review Archive

Album Review: Nick Mason’s Saucerful of Secrets — Live at the Roundhouse

In the 21st century, it’s not a bit unusual for well-known and celebrated music artists to tour o nthe strength of material they recorded and released a half century ago. As fine as 2019’s Who might be as an album, few bought concert tickets with a goal of hearing material from it, Endless Wire or

Album Review: The Black Watch – Fromthing Somethat

It’s difficult to keep up with the steady stream of output from The Black Watch. Just last year the group led by John Andrew Fredrick released a pair of albums – the 31 Years of Obscurity compilation and the all new Magic Johnson. Those were followed in short order by Brilliant Failures, reviewed in April.

DVD Review: Street Survivors: The True Story of the Lynyrd Skynyrd Plane Crash

The history of rock music is littered with tragic tales of disaster and death. Chief among those is the 1977 plane crash that killed two members of Lynyrd Skynyrd as well as a backing vocalist, the band’s assistant road manger and the two-man flight crew. At the time of the tragedy, the group was at

Album Review: Parish Hall — s/t

One of the longest lists that exists is the one noting recordings that were overlooked because there was simply too much good music already happening. It’s a delight – especially for a listener who enjoys musical styles whose time has (officially, any way) come and gone – to discover a long lost, previously unheard gem

Album Review: Chris Stamey & the Fellow Travelers – A Brand-New Shade of Blue

Chris Stamey first earned well-deserved fame for launching Car Records, the label that released Chris Bell’s solo single. His work with The dBs is, of course, extraordinary. His solo body of work, equally so. As a key part of the Big Star tribute concerts, he shone brightly as well. But with few exceptions, all of

Album Review: Librarians With Hickeys – Long Overdue

I’m a pushover for the big, chiming guitar sound that characterized Big Star and many of the “paisley underground” (or Children of Nuggets, if you prefer) bands that eventually followed in their wake. And a mere five seconds into “Until There Was You,” the opening track on Librarians With Hickeys’ Long Overdue, I knew I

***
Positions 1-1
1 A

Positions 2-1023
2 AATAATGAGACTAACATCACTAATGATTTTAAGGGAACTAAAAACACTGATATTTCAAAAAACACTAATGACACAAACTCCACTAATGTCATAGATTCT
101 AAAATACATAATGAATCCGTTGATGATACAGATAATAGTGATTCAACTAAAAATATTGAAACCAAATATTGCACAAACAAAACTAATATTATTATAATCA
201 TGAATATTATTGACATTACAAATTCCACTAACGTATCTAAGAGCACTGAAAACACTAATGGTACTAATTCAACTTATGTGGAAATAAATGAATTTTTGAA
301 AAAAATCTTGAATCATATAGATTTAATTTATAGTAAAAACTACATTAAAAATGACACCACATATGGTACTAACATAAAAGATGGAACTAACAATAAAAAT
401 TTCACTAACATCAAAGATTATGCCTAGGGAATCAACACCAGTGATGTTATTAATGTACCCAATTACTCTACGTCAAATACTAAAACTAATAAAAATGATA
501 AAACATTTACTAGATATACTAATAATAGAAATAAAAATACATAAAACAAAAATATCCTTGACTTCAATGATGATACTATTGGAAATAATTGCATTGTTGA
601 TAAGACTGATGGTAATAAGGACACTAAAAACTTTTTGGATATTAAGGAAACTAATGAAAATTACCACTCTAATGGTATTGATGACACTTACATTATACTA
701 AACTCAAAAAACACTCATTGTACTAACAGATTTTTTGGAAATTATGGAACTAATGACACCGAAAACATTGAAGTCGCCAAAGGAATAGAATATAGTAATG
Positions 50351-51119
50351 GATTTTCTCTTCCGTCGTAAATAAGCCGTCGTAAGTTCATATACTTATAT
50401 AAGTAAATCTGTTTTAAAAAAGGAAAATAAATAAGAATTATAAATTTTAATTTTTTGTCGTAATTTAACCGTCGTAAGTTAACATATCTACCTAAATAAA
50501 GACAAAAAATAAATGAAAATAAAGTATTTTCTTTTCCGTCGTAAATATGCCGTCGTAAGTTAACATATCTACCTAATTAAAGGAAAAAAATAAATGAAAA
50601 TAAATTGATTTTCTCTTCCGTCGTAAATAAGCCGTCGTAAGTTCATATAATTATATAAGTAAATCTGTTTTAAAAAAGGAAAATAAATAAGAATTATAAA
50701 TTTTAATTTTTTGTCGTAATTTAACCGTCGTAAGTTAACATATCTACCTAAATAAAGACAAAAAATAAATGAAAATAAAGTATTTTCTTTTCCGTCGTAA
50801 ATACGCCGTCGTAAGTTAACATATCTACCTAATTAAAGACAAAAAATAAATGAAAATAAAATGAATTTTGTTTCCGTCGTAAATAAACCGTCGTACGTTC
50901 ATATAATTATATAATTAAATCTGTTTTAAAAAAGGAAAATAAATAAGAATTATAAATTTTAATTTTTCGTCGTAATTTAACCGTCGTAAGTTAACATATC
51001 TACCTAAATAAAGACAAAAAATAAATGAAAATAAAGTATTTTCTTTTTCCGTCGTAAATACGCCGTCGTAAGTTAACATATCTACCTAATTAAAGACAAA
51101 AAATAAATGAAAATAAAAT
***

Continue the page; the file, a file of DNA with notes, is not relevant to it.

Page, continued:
Album Review: The Greyboy Allstars with Fred Wesley — West Coast Boogaloo

The Greyboy Allstars have a rich history. Funded more than 25 years ago, the soul jazz group came together originally to work as a backing band for DJ Greyboy, a major figure in the deep groove scene. The band continues to this day – with nearly the same personnel as when it began – and

Album Review: Blaine Campbell and the California Sound – Under the Tidal Wave

It’s no small feat to create a body of work that is simultaneously (a) chiefly inspired by the work of one particular artist and (b) distinctive and artistically significant on its own merits. The Spongetones did it with their series of Beatles-inspired albums, earning them both a spot on the Children of Nuggets compilation and

Album Review: Various Artists — Double Whammy!

Nuggets did it first, and Nuggets did it best: the early ‘70s 2LP compilation curated by Lenny Kaye brought together a widely disparate collection of underappreciated songs from the ‘60s, applying a label to those songs that somehow made sense, even if The Amboy Dukes’ “Journey to the Center of the Mind” had nothing in

Hello Hello: A Look Back at Caravan’s Second Album (at Fifty)

Rock fans who bought LPs in the late ‘60s and early 1970s may recall that some labels made use of the records’ inner sleeves as means to hype their other offerings. Certainly more elegant than the You-may-also-enjoy* hype that Capitol applied to back covers of Beatles LPs for a time, these full color inner sleeves